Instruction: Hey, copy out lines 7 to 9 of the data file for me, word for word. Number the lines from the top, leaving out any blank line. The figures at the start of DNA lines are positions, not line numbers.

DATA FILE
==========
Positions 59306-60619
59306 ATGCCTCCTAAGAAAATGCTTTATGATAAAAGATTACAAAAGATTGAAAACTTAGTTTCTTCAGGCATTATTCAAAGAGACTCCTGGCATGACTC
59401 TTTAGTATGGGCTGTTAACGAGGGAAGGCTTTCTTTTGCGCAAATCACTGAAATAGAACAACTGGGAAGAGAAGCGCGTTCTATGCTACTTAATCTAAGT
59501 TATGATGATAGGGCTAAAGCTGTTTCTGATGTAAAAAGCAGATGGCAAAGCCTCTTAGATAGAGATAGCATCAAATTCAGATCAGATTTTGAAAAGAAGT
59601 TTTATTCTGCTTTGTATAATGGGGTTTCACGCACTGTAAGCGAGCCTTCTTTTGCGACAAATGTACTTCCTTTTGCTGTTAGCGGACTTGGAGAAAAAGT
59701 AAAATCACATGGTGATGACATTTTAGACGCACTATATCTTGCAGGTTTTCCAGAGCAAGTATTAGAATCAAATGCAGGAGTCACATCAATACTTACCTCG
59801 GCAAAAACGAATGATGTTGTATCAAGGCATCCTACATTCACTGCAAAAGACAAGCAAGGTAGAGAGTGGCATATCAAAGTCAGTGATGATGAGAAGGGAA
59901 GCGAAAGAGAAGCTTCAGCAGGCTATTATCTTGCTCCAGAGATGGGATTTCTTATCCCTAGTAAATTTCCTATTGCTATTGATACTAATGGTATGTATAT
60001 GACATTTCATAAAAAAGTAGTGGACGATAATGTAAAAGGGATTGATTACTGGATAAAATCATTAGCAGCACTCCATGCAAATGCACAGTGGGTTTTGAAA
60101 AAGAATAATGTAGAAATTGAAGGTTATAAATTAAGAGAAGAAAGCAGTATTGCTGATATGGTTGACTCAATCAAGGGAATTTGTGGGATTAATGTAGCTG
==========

59801 GCAAAAACGAATGATGTTGTATCAAGGCATCCTACATTCACTGCAAAAGACAAGCAAGGTAGAGAGTGGCATATCAAAGTCAGTGATGATGAGAAGGGAA
59901 GCGAAAGAGAAGCTTCAGCAGGCTATTATCTTGCTCCAGAGATGGGATTTCTTATCCCTAGTAAATTTCCTATTGCTATTGATACTAATGGTATGTATAT
60001 GACATTTCATAAAAAAGTAGTGGACGATAATGTAAAAGGGATTGATTACTGGATAAAATCATTAGCAGCACTCCATGCAAATGCACAGTGGGTTTTGAAA